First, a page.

In addition to using the widely accepted "children's message" (see "Will All the Children Please Come Forward?" pp. 24-25), pastors can incorporate conversation with children in various parts of the service. One pastor occasionally invites a few fourth-and fifth-graders to join him in the pulpit at various points in the service. He briefly explains, for example, what the salutation is and then invites the children to stand with him as he pronounces it to the congregation.
Worship is an act of confession and reconciliation.
We are a broken people. Our relationship with God and others needs repair. Because children also must learn the need for—and the art of—reconciliation, they should participate in corporate acts of confession and reconciliation.
One way a congregation might emphasize this aspect of worship is by asking worshipers, children and adults, to write on a piece of paper specific acts or events for which they seek forgiveness. The congregation then files past the communion table, depositing these pieces of paper. In this way children and adults together participate in an act symbolizing God's forgiveness and grace.
Worship is celebration.
The church celebrates God's grace and greatness in many ways. Frequently these celebrations focus on the sacraments. One of my former college professors believed that the Protestant church has never developed the ability to engage in "festival." He wanted to see a parade.
What might such a parade look like? Perhaps following the baptism of an infant, the congregation could parade around the neighborhood. Led by heralding trumpets strung with banners, the pastor and family could march out of the church with the children and the rest of the congregation in parade, announcing to the community that another child has received the covenant promise.
That might sound a little extreme, but we must celebrate. We must learn to party in the presence of God, the way the father partied when his prodigal son returned in repentance and hope.
Worship is giving and receiving.
The offering is the place in worship where giving is most clearly represented. Receiving is represented by the final blessing. Why not provide a special way for the children to bring their offerings to the Lord? As the offering plates are passed to the adults, invite the children to gather at a certain spot (perhaps the baptismal font) to lay their gifts before the Lord.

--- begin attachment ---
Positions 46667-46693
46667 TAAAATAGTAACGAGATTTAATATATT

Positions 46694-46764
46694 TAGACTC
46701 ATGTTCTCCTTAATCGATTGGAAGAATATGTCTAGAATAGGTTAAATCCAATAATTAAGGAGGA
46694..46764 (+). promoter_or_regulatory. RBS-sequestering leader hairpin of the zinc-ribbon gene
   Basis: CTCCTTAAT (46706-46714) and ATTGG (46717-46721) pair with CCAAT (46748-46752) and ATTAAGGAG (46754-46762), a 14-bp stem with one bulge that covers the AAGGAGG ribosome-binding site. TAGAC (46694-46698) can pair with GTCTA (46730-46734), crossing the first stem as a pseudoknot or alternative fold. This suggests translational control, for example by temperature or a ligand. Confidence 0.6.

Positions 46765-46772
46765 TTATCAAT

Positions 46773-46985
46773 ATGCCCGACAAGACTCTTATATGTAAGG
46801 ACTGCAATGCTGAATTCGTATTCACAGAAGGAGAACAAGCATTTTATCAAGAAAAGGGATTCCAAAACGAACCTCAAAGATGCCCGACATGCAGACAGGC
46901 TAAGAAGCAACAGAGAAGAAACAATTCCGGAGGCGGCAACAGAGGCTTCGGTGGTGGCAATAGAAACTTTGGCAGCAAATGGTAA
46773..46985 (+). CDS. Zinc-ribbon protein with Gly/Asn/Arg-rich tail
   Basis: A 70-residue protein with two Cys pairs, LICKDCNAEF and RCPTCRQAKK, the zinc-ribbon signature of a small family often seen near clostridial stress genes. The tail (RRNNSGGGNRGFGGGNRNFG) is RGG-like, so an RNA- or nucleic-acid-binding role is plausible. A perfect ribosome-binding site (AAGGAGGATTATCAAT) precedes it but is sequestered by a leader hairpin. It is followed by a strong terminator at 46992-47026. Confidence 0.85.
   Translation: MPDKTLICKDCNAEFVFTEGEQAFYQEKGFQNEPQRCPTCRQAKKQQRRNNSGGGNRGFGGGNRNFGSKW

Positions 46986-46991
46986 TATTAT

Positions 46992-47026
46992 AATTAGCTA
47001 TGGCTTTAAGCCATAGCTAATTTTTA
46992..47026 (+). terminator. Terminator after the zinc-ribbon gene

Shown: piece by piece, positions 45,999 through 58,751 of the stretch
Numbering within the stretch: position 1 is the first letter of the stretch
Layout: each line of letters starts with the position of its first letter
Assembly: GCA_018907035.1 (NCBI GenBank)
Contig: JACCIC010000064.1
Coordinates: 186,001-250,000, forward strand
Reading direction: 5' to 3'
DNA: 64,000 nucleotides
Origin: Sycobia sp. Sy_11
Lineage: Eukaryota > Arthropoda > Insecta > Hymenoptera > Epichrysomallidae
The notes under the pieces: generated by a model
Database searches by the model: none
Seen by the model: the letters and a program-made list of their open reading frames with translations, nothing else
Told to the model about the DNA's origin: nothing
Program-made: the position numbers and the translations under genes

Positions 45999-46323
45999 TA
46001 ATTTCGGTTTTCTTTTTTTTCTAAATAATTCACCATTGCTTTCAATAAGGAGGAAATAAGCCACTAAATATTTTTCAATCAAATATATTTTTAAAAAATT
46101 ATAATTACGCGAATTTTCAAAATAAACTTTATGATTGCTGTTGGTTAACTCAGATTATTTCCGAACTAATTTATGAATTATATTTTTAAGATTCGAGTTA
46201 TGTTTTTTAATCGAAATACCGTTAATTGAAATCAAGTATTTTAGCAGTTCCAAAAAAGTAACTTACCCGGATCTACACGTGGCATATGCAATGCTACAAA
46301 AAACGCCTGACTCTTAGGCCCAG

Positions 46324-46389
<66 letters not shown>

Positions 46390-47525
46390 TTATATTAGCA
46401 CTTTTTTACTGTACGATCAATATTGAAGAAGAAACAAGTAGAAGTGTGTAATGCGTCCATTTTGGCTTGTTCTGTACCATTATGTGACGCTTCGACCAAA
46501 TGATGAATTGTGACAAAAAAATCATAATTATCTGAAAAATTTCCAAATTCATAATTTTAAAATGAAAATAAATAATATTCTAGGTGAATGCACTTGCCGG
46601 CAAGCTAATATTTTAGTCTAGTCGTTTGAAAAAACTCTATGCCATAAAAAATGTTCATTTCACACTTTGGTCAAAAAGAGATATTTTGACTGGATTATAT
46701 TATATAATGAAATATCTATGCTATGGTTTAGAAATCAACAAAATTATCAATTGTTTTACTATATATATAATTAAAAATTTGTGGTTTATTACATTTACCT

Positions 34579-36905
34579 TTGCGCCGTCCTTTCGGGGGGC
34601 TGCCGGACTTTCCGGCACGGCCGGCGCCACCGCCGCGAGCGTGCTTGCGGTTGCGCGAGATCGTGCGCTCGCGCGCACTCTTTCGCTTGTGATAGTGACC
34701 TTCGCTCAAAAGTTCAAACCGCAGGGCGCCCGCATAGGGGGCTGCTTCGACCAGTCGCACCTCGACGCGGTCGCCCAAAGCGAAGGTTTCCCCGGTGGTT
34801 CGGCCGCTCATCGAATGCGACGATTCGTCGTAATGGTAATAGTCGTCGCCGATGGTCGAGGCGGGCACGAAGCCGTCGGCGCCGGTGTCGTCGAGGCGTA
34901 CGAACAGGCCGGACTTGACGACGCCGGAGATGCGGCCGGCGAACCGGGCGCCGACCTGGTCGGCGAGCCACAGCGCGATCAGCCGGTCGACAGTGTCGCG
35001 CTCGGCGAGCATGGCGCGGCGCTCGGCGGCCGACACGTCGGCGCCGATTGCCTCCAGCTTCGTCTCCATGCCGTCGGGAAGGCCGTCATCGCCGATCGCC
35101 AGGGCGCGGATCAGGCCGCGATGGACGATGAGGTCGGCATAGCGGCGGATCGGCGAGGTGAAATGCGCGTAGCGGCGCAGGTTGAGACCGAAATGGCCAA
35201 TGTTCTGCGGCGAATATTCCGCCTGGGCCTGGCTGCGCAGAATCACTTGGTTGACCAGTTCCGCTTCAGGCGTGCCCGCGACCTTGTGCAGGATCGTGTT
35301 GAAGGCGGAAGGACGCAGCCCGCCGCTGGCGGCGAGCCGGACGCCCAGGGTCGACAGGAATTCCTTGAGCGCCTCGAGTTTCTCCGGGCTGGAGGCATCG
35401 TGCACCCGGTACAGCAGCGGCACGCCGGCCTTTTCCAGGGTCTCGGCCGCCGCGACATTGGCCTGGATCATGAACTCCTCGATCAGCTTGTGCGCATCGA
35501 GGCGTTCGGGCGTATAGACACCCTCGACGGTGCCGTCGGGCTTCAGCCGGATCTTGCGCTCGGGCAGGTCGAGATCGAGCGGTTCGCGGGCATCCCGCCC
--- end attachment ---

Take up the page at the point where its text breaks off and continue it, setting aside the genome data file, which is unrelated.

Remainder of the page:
Later in the service, as the blessing is pronounced, the pastor could draw the children around him while he blesses the congregation, just as our Lord drew the children into the circle of the disciples.
Guidelines for Worshiping with Children
The list of ways in which children can be incorporated into worship could go on and on. For example, children can be involved in the celebration of the Lord's Supper or the administration of baptism. Keep in mind the following guidelines:
â€¢ Children respond to visual cues more quickly than verbal ones. Use bright vivid colors and other visuals to represent various aspects of worship.
â€¢ Children naturally have a sense of wonder and awe. They can respond to God's majesty and mystery almost better than adults.
â€¢ Children tend to be egocentric in the sense that they think the world revolves around them. They must see and sense that they are an integral part of the worship event.
â€¢ Children are active. Worship should involve the entire bodyókneeling, lifting hands, using sign language or motions to songs and moving around in response to various aspects of the service.
â€¢ Children want models or mentors. Children learn through imitating adults. Even if much of the worship service is beyond their cognitive grasp, they will adopt the routine because the important adults in their lives are behaving in this manner. John Westerhoff III says, "If our children are to have faith, they must worship with us." ■
Barber, Lucie. The Religious Education of Preschool Children. Birmingham, AB: Religious Education Press, 1981.
Berryman, Jerome. Godly Play. San Francisco: HarperCollins, 1991.
Cavalletti, Sofia. The Religious Potential of the Child. New York: Paulist Press, 1983.
Westerhoff III, John. Bringing Up Children in the Christian Faith. San Francisco: Harper and Row, 1984.
White, James. Intergenerational Religious Education. Birmingham, AB: Religious Education Press, 1988.